# Computing Credible Region (Highest Posterior Density) from Empirical Distribution

I have a dataset where values are distributed in some experimental way, not following any theoretical distribution. The dataset could be unimodal with a nicely defined single peak or multimodal with dips or various depths. What would be a fast algorithm to approximate the 80-90-95-99% (pick one) credible region? Computational performance is valued SIGNIFICANTLY over accuracy. Accuracy to +/-1% is reasonable, as the data already has significant bias/variance in it.

If you're not familiar with credible regions, it is the interval (or multiple intervals!!!) where the highest probability mass occurs. The slow way to compute this is NIntegrate[] as the sum of the areas under the tallest parts of PDF should add up to the level you are trying to achieve (e.g. 95%).

Visually speaking, the question is "How high/low should we set the bar, so that the area under intersecting intervals is ~0.95(+/-1)%?"

Currently, my top idea is to divide data into a large number of bins (say N/100), then sort bins and keep adding largest bins to a list until the total of selectel bin counts is greater than the desired credibility. Then sort bins by their dependent variable value and group any continuous values into a single interval, thus creating the list of intervals which span the highest density region. Am I overcomplicating things? And is there perhaps a built in function, of which I'm unaware, which would solve this task out-of-the-box?

Unimodal CI vs HDR:

Multimodal CI vs HDR:

If you are looking for something speedier (but maybe at the cost of losing some accuracy) that gives the credible interval(s), then fitting a nonparametric density estimate and evaluating that along a dense, equally-spaced set of intervals might be the way to go. (This is somewhat as you suggested with the raw data but takes advantage of the assumption of the samples coming from a relatively smooth probability distribution.) And I'm certain that the code below can be made more efficient (and with more clarity).

(* Generate some data from a distribution with two peaks *)
SeedRandom[12345];
d = MixtureDistribution[{2, 1}, {NormalDistribution[], NormalDistribution[5, 1/2]}];
x = RandomVariate[d, 1000];

(* Fit a nonparametric density estimate *)
skd = SmoothKernelDistribution[x];

(* Generate a table of density values over an equally-spaced set of intervals *)
bw = skd[[2, 3]]; (* Get bandwidth to allow for expansion a bit beyond the  observed data *)
zmin = Min[x] - 4 bw;
zmax = Max[x] + 4 bw;
n = 1000; (* Number of equally-spaced intervals *)
y = Table[{i, PDF[skd, zmin + i (zmax - zmin)/n]}, {i, 0, n}];

(* Sort by density values, accumulate, and standardize to sum to 1 *)
y = SortBy[y, Last];
y[[All, 2]] = Accumulate[y[[All, 2]]]/Total[y[[All, 2]]];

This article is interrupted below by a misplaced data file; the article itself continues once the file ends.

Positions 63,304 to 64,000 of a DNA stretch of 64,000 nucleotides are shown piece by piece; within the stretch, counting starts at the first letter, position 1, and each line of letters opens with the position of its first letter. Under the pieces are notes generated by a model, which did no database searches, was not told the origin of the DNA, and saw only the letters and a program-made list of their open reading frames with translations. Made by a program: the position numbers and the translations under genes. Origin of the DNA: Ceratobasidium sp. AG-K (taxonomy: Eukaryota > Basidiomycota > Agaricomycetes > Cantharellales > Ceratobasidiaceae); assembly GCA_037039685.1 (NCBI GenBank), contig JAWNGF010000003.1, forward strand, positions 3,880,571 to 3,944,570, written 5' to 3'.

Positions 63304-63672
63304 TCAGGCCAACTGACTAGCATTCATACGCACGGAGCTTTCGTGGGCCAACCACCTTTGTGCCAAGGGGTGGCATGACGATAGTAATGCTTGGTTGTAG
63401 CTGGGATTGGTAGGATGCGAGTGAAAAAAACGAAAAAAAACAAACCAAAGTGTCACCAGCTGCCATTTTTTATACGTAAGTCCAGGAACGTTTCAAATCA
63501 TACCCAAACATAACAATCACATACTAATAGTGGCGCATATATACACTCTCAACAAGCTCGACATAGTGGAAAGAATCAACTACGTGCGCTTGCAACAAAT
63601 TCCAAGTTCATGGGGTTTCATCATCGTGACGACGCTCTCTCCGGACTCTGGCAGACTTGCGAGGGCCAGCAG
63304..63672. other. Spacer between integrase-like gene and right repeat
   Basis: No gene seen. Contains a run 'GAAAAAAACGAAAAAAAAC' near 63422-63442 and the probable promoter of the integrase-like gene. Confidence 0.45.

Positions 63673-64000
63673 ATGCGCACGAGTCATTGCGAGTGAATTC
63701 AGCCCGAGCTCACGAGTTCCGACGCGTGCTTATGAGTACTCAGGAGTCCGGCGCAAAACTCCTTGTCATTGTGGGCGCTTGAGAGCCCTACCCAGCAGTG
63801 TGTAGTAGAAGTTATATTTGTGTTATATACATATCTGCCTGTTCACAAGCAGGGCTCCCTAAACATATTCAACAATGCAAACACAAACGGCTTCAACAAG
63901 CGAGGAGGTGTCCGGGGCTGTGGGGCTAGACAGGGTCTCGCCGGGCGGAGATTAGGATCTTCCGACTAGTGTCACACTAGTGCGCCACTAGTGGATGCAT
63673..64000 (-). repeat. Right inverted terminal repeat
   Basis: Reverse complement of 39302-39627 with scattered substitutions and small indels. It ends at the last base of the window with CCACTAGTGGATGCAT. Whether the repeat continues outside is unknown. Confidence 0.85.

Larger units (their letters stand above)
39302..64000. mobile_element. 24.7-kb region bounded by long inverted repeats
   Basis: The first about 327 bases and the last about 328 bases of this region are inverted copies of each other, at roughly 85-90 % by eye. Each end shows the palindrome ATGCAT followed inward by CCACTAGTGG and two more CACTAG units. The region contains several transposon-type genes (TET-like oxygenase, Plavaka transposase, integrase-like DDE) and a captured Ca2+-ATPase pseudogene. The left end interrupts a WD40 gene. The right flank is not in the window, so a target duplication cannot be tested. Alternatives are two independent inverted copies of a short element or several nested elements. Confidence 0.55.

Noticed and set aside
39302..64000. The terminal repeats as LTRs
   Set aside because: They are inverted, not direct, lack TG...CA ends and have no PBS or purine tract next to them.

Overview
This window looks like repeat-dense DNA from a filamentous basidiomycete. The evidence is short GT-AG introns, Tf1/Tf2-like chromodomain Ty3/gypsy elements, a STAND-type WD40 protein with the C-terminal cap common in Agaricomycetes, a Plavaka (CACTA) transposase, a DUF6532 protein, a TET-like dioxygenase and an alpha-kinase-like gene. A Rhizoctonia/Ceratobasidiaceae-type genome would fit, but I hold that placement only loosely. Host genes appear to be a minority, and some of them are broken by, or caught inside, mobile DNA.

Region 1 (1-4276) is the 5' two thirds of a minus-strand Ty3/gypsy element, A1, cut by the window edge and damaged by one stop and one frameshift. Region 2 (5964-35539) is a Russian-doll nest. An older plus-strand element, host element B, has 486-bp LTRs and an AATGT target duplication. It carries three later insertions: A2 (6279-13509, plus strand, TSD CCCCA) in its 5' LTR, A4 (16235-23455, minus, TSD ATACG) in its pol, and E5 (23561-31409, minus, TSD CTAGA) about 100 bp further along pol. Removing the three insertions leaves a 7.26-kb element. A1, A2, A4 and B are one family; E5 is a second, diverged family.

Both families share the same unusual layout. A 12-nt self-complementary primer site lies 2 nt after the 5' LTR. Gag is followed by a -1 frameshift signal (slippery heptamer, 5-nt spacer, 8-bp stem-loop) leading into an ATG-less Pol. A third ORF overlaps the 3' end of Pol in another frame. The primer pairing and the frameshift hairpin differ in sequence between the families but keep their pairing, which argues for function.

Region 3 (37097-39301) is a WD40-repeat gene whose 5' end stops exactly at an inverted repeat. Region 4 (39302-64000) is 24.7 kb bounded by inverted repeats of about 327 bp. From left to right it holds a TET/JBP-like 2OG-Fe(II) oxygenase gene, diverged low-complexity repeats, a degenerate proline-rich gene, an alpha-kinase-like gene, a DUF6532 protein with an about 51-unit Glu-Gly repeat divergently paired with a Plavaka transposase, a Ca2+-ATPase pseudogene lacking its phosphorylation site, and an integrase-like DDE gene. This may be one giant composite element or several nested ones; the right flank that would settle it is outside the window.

(* Set desired credible level *)
c = 0.95;

(* Find indicies of lower and upper bounds for the credible set *)
yy = SortBy[Select[y, #[[2]] >= (1 - c) &], First][[All, 1]];
d = Differences[yy];
lower = Transpose[{yy, Join[{2}, d]}];
upper = Transpose[{yy, Join[d, {2}]}];
(* Lower and upper indices are found when there is a gap of more than 1 index *)
lower = Select[lower, #[[2]] > 1 &][[All, 1]];
upper = Select[upper, #[[2]] > 1 &][[All, 1]];

(* Convert from indices to associated values *)
lower = zmin + # (zmax - zmin)/n & /@ lower;
upper = zmin + # (zmax - zmin)/n & /@ upper;

(* Create list of credible intervals *)
hpd = Transpose[{lower, upper}];
Print[100 c, "% credible interval(s): ", hpd]
(* 95.% credible interval(s): {{-2.29102,2.39434},{3.57287,6.34672}} *)

(* Plot the results *)
hpdPlotData = {{#[[1]], 0}, {#[[2]], 0}} & /@ hpd;
Show[Plot[PDF[skd, z], {z, zmin, zmax}],
ListPlot[hpdPlotData, PlotStyle -> Directive[Blue, Thickness[0.01]], Joined -> True]]


• You're right, this is indeed ridiculously speedy! At the cost of slightly higher memory consumption for larger sets and a tiny accuracy tradeoff. At 500k samples and n=10k slices it's actually ~15X faster than the FindRoot solution and produces clear intervals with nearly identical values. Thanks for this! – Gregory Klopper May 16 '18 at 15:44
ClearAll[area, skdPDF]
SeedRandom[1]
data = Join[RandomVariate[NormalDistribution[], 200],
RandomVariate[NormalDistribution[4, 1/2], 200]];
skd = SmoothKernelDistribution[data];
skdPDF[s_?NumericQ] := PDF[skd, s];
area[z_?NumericQ] := Quiet @ NIntegrate[Piecewise[{{skdPDF[s], skdPDF[s] >= z}}],
{s, -∞, ∞}]
{q80, q90, q95, q99} = Quantile[skd, #] & /@
{{.1, .9}, {.05, .95}, {.025, .975}, {.005, .995}};
{t80, t90, t95, t99} = Quiet[FindRoot[area[z] - # == 0., {z, 0., .5}]] & /@
{.8, .9, .95, .99};

Plot[{skdPDF[x], ConditionalExpression[skdPDF[x], skdPDF[x] >= #]}, {x, -5, 10},
Filling -> {2 -> {Axis, {None, Yellow}}}, PlotStyle -> Thick,
MeshFunctions -> {#2 &}, Mesh -> {{#}}, MeshStyle -> None,
MeshShading -> {Red, Blue}, GridLines -> {#2, {#}},
GridLinesStyle -> {Dashed, Thick},
Method -> {"GridLinesInFront" -> True}, ImageSize -> 350,
Frame -> True, PlotLabel -> Style["Prob: " <> ToString@#3, 16],
Axes -> False,
FrameTicks -> {{{{#, Style[Round[#, .001], 14]}}, Automatic},
{Automatic, Automatic}}] & @@@
Transpose[{z /. {t80, t90, t95, t99}, {q80, q90, q95, q99},
{.8, .9, .95, .99}}] // // Grid[Partition[#, 2]] &


• Great solution but plots are misleading. Yellow area should be between PDF and x-axis. – OkkesDulgerci May 16 '18 at 4:46
• @Okkes, thank you; fixed now. – kglr May 16 '18 at 5:00
• PERFECT answer! Thank you! Using HistogramDistribution or even SKD with a smaller bandwidth provides really neat results. Adding AccuracyGoal->2, PrecisionGoal->2 to FindRoot makes performance go through the roof. Though I feel there's some optimization I'm missing, which would make it go even faster. – Gregory Klopper May 16 '18 at 6:28